Lost and Found

The story of how feeling lost in a global pandemic helped me to find my place in the world

For most Michiganders, the world changed at 11 p.m. when Governor Whitmer made the statement that in order to prevent further spread of the Coronavirus, Michigan schools would close for the next three weeks. 

But for me, my world didn’t change until the next morning. I typically put my phone away at 9 p.m., and check it first thing in the morning. That means that the first thing I saw that early Friday morning, the 13th, was a tweet from the Governor including the statement.

It was my birthday.

What a birthday gift. 

No school for three weeks. I was already relishing the idea of not having to wake up early for the bus and being home all day. 

The reality of what this situation, or what it could turn into, was nowhere on my radar. 

It was my birthday, and even though school was shutting down, I planned to go through my day like normal. I donned my birthday outfit–my favorite gray sweater, jeans, leather jacket, and high heeled booties. I curled my hair and did my makeup just like I would have on any other day. 

Because to me, it was any other day. 

At least, it was, until I got to school. I walked in the doors, feeling excited and confident, and I ran into one of my teachers who I was really close to.

She wished me a happy birthday and hugged me, then immediately pulled back.

“Maybe we shouldn’t be hugging. We could get in trouble,” she said, and my brain skipped a beat. 

My immediate thought was, ‘‘Why couldn’t we hug?” What was so wrong with that? Why could we get in trouble?

But a few more seconds of processing and I realized it was close contact like that that spread the virus, and it might be frowned upon. Even so, no hugs?

I didn’t think that was something that would actually be banned. That 6 feet apart would become a rule. 

The countries already employing this rule were far away, just like the virus. At least, in my mind. 

It got a little closer as she explained to me the measures she was taking to be prepared for teaching from home, which she thought would last longer than three weeks. 

Though her precautions made sense, at the time, I felt like she was jumping the gun. 

The rest of the day, all anyone could talk about was the virus. Teachers skipped lessons, instead updating students on Dr. Matthew’s emails and spitballing ideas for teaching the next three weeks. Students divided their attention between teachers and their Twitter feeds, constantly checking to see if the governor had made any other statements, myself included. 

I knew that it was inevitable that the virus would make it to the U.S., but the possibility felt so far away. And then, within what felt like a matter of days, there was a case in Michigan, in our county, and then in Novi. I couldn’t help but think about all the people I served as a waitress, and how even among them the virus could spread quickly, let alone a whole country.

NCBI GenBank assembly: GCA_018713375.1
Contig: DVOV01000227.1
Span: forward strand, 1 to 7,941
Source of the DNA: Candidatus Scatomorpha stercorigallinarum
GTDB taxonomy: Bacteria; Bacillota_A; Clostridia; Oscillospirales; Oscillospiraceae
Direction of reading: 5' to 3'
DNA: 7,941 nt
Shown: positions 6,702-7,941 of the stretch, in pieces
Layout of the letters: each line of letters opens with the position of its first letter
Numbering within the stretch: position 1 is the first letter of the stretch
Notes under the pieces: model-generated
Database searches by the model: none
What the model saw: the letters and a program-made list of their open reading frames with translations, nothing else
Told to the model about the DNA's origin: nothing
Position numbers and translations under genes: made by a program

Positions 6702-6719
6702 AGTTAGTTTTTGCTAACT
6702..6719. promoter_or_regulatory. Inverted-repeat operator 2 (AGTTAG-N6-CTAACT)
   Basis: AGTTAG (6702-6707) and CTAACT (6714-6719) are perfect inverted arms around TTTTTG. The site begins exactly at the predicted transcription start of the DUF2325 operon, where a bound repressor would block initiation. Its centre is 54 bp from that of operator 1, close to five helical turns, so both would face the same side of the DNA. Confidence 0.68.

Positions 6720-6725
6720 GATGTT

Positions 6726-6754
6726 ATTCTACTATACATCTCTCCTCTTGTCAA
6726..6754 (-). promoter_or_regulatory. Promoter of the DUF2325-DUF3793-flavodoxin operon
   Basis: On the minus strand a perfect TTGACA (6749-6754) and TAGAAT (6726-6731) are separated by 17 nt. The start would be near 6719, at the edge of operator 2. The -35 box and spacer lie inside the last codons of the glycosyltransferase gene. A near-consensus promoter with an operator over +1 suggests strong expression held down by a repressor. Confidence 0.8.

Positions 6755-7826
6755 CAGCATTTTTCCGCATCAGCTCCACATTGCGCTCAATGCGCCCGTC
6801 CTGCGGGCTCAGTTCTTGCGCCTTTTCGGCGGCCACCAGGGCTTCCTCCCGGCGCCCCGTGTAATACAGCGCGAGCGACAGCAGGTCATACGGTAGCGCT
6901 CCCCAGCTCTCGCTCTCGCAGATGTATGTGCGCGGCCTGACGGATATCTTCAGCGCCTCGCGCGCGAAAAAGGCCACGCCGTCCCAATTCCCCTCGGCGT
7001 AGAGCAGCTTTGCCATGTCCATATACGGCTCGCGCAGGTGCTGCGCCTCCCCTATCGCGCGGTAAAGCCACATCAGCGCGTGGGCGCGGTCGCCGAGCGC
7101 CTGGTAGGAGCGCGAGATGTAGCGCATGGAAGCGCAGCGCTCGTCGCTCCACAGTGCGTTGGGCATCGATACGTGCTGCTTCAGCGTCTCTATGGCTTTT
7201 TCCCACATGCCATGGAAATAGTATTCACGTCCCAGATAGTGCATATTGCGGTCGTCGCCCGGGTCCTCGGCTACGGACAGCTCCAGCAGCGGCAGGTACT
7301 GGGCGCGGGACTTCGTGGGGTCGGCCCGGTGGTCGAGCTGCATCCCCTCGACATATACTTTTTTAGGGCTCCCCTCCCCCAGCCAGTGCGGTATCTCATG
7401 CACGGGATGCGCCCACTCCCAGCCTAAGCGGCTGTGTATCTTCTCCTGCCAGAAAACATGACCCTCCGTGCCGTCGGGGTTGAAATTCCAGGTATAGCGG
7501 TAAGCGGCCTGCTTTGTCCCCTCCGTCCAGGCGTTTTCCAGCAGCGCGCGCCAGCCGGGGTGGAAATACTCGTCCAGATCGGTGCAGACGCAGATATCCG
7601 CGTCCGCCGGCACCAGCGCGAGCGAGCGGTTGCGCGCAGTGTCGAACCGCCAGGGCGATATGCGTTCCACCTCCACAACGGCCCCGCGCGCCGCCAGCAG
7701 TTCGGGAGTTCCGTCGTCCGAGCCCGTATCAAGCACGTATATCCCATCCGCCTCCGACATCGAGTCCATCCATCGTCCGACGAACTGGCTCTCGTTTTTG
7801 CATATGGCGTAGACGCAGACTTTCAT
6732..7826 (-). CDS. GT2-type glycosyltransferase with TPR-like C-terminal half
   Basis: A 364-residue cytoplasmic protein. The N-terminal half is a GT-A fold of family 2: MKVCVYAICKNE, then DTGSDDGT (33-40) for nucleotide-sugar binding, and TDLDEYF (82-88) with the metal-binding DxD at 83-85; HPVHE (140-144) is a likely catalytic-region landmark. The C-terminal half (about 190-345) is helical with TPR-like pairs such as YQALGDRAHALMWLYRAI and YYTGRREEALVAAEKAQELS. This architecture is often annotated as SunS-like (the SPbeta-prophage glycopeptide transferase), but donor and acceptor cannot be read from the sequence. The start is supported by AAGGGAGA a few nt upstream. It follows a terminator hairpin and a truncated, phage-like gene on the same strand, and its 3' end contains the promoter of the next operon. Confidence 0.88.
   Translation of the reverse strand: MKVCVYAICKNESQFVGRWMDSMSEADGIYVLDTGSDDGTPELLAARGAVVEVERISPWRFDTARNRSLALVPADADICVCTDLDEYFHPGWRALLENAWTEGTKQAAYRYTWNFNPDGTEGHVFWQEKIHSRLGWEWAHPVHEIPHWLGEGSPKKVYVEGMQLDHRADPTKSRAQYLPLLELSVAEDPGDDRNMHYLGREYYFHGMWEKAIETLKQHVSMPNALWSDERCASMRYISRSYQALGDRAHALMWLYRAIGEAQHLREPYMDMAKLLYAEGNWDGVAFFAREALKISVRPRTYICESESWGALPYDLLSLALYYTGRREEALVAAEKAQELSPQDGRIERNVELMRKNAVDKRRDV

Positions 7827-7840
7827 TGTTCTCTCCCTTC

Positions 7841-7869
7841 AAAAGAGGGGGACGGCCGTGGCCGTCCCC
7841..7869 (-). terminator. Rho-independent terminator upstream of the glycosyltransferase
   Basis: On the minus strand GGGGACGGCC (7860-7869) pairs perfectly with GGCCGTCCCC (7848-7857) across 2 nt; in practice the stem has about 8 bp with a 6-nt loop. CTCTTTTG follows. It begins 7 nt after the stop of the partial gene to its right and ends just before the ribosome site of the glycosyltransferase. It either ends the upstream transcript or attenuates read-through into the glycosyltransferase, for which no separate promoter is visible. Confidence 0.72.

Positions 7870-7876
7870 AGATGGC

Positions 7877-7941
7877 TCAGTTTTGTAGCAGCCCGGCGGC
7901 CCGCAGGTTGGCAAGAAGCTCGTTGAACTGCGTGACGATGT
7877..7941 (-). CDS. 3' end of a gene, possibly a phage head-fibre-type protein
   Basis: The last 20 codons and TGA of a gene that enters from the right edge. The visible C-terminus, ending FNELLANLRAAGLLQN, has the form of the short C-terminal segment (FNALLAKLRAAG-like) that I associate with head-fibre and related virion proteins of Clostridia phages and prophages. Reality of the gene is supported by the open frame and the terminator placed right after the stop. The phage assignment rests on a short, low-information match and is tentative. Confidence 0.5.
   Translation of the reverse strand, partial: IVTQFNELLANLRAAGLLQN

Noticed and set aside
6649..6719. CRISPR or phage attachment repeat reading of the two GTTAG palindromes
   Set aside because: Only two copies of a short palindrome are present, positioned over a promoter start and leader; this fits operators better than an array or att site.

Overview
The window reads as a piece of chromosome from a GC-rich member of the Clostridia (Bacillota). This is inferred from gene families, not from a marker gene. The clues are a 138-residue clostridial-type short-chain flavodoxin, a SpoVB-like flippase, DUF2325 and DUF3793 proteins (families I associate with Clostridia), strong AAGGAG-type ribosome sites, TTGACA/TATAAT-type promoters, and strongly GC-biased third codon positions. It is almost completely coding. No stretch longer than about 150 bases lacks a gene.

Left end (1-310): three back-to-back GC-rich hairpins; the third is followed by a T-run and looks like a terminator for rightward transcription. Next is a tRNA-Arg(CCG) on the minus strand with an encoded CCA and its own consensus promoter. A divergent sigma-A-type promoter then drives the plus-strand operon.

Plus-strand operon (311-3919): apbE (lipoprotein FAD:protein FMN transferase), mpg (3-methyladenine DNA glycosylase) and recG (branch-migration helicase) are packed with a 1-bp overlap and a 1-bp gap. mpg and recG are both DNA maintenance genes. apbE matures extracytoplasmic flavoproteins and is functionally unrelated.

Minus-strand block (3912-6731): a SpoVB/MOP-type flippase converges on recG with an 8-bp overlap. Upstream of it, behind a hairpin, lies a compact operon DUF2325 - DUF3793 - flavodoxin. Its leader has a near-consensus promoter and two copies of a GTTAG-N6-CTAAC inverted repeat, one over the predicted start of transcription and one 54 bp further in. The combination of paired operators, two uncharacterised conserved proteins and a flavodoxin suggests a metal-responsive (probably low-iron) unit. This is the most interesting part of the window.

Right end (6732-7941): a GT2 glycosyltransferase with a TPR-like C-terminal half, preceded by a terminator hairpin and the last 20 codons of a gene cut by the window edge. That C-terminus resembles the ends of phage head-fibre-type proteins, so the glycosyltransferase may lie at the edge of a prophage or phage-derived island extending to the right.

The first I had heard of the virus was from my grandma, near the end of February. We had planned a trip to Germany for May, and my uncle, who we were to be staying with, had called to let us know that the virus had spread to adjacent towns. At that point, the trip was up in the air, but a few weeks later he called and canceled.  

I knew I was supposed to feel disappointed, but all I felt was relief. 

At the time, it wasn’t close enough to the trip for me to get excited; I was just anxious about being in a new place. I felt slightly dissociated from the trip, and that allowed me to feel the same way about the virus. 

But then it was on my doorstep, closing my school, taking away my structured and predictable routine, and I couldn’t ignore it anymore.

All day, it hovered over me, permeating my thoughts, my conversations. But the storm never truly touched down until I got home from school. 

My grandma was perched on the couch, watching the news. On the TV was a countless parade of images and videos from around the world: people in masks and hazmat suits, hospitals overflowing with patients, people in line at grocery stores and empty shelves, and other, more harrowing scenes of body bags and gurneys. 

I knew I should look away, the panic already rising, but I couldn’t. 

My feet were glued to the floor. And so there I stood, leaning over the back of the couch, my eyes searching the headlines scrolling across the bottom of the screen. 

The numbers were so big.

The ring of the house phone broke my twisted reverie, and the crushing reality of what I had seen closed in. I ran to the bathroom, and was just able to turn the handle of the sink before I began dry heaving, sucking in huge gulps of air that seemed to do nothing at all.